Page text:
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I have some code

case class A(s:String) {val x = "hello"}

Why can't I access the static variable x without instantiating the class A? If I type


I get the following error:

error: value x is not a member of object A


I missed out mentioning the remaining code. Here is the example that I would like to use:

abstract class A { val name:String }
case class B(i:Int) extends A { val name = "B" }
case class C(b:Boolean) extends A { val name = "C" }
def getType(s:String) = s match {
  case B.name => println ("Object B")
  case C.name => println ("Object C")

The error:

  scala> def getType(s:String) = s match {
 |       case B.name => println ("Object B")
 |       case C.name => println ("Object C")
 |     }
 <console>:11: error: value name is not a member of object B
         case B.name => println ("Object B")
 <console>:12: error: value name is not a member of object C
         case C.name => println ("Object C")

As to why use case classes, the case classes are not defined for this purpose. Elsewhere I have some code like:

def func(a:A) = a match {
  case b:B =>
  case c:C =>
share|improve this question
It is not static. You'd need to make it a member of the companion object for it to be static. – Tom Crockett Jan 28 '11 at 5:47
This is not convenient because I have hundreds of case classes and would need to add a companion object to each of them. Is this the only way? – Jus12 Jan 28 '11 at 6:19
It may be the only way to do what you are describing. Why not give as a slightly wider context? Some small redesign will most likely solve your problem elegantly. – Synesso Jan 28 '11 at 6:23
Do these case classes extend a common parent? If so, put it in the parent's companion. – Tom Crockett Jan 28 '11 at 6:26
Are you sure hundreds of case classes are a good design in your circumstances? That is, if you generate the code you haven no problem, and if you write it by hand, wow, what are you doing? – Raphael Jan 28 '11 at 9:07
up vote 5 down vote accepted

Well, you cannot call the "static" variable x, because in Scala there are no static variables. You are declaring x to be a regular member of class A, which you could access if you had an instance of class A.

What you try to do by calling A.x is accessing a value with the name "A". There happens to be such a value in scope - the compiler generated companion object for your case class A.

But this object A has no member "x", therefore the compiler rightly complains about it.

You can add the value x to the object A instead of the class/type A by doing the following:

case class A(s:String)
object A { val x = "hello" }
share|improve this answer

From the small amount you described of the problem, it sounds like case classes are just not for you. Alternate patterns include...


val Abs1 = "1" //note that it starts with an uppercase letter
val s: String = ...
s match {
  case Abs1 => ...
  case _ =>


object Positive {
  def unapply(i: Int): Option[Int] = if(i >= 0) Some(i) else None

val i: Int = ...
i match {
  case Positive(p) => ... //p will be bound to the matched positive number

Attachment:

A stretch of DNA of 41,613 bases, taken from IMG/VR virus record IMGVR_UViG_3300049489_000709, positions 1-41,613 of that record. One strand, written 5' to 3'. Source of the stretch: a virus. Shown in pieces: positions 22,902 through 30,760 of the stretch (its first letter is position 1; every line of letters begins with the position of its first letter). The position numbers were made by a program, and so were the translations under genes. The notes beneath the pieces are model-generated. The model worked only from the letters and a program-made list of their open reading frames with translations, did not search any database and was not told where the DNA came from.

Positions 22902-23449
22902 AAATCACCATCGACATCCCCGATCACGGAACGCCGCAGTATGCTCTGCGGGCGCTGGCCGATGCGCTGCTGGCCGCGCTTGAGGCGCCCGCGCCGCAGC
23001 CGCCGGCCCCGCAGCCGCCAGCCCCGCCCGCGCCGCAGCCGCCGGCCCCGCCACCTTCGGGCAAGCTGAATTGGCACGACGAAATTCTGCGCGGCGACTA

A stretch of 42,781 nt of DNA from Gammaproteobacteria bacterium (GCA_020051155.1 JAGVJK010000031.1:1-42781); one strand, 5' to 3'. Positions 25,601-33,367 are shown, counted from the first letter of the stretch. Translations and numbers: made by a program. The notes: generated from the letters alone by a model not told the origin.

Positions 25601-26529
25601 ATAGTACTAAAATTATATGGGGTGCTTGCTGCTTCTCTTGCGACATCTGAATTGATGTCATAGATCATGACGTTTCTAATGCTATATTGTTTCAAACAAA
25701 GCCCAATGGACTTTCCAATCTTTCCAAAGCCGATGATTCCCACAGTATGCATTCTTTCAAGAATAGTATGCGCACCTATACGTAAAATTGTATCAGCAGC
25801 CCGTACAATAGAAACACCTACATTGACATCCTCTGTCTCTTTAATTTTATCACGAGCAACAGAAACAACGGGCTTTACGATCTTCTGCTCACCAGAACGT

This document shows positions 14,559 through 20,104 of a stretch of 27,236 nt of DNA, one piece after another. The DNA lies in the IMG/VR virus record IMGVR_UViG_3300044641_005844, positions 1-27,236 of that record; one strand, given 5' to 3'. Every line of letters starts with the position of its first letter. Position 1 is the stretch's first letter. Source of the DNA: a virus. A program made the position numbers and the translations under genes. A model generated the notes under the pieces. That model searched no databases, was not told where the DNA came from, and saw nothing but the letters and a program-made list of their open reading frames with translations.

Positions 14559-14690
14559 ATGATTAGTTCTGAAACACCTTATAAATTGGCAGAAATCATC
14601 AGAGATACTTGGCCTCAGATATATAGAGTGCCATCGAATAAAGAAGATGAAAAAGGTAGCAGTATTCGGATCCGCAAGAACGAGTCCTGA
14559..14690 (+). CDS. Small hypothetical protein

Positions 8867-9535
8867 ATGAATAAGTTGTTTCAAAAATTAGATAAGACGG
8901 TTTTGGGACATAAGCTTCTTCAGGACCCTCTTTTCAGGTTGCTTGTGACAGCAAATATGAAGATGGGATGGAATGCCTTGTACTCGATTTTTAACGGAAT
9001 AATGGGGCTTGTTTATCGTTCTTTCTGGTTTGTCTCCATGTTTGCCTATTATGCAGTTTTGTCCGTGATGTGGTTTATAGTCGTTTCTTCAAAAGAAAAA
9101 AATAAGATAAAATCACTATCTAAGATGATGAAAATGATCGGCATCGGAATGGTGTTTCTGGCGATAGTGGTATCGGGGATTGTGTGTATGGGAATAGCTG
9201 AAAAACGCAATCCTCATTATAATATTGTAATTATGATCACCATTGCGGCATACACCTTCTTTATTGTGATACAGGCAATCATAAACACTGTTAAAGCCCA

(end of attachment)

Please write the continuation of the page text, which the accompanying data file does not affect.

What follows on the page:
case _ => ...

Case Classes (used properly):

case class MyType(s: String)
val x: MyType = ...

x match {
  case MyType("a") => ...
  case MyType("b") => ...
  case MyType(matched) => ...
    //matched will be bound to whatever string was used to construct the MyType instance

Case Objects:

abstract sealed trait Foo { def s: String }
case object Bar extends Foo { val s = "I'm a Bar" }
case object Baz extends Foo { val s = "I'm a Baz" }

val x: Foo = ...
x match {
  case Bar => ...
  case Baz => ...
  //no other possibilities because Foo is sealed
share|improve this answer

Leaving aside issues of design for a moment.

If you need a workaround then you can bind an identifier to a matched case class or case object and use the bound identifier to access members of the matched entity. The bound identifier can be used in guard statements in the match or in the action provided for the match:

case class Bob(x: String, y: String) {val z = "Bragging"}

val bob1 = Bob("Big", "Bad")

bob1 match {
  case b @ Bob(x, y) if b.z == "Bragging" => println("Got "+x+", "+y+", "+b.z+" Bob!")
  case _ =>

case object Bob {val z = "Balding"}

val bob2 = Bob

bob2 match {
  case b @ Bob if b.z == "Balding" => println("Got "+b.z+" Bob!")
  case _ =>

Returning to design, in your case class definition you declare 'name' in the constructor body of B but you would get more useability from having 'name' as a parameter:

case class B(i: Int, name: String) extends A

Which could then match like this:

def getType(s:String) = s match {
  case B(_, name) => println ("Object B("+name+")")

Finally it's hard to say without further detail but I suspect that mapping case classes to a large set of similar entities on a one to one basis is perhaps not the best choice, better to use case objects, or instances of a limited number of case classes or even tuples.

share|improve this answer
I don't prefer the solution case class B(i: Int, name: String) extends A because in my design B(1) and B(2) need to be enforced to have name = "Object B", while putting this as a parameter does not enforce it. – Jus12 Jan 28 '11 at 20:33
If 'name' doesn't change across instances of a case class then perhaps it's best to consider putting name in the companion object for the class or for a common base class as suggested by @pelotom. The parameter idea is about making pattern matching and extraction easier. – Don Mackenzie Jan 28 '11 at 23:11

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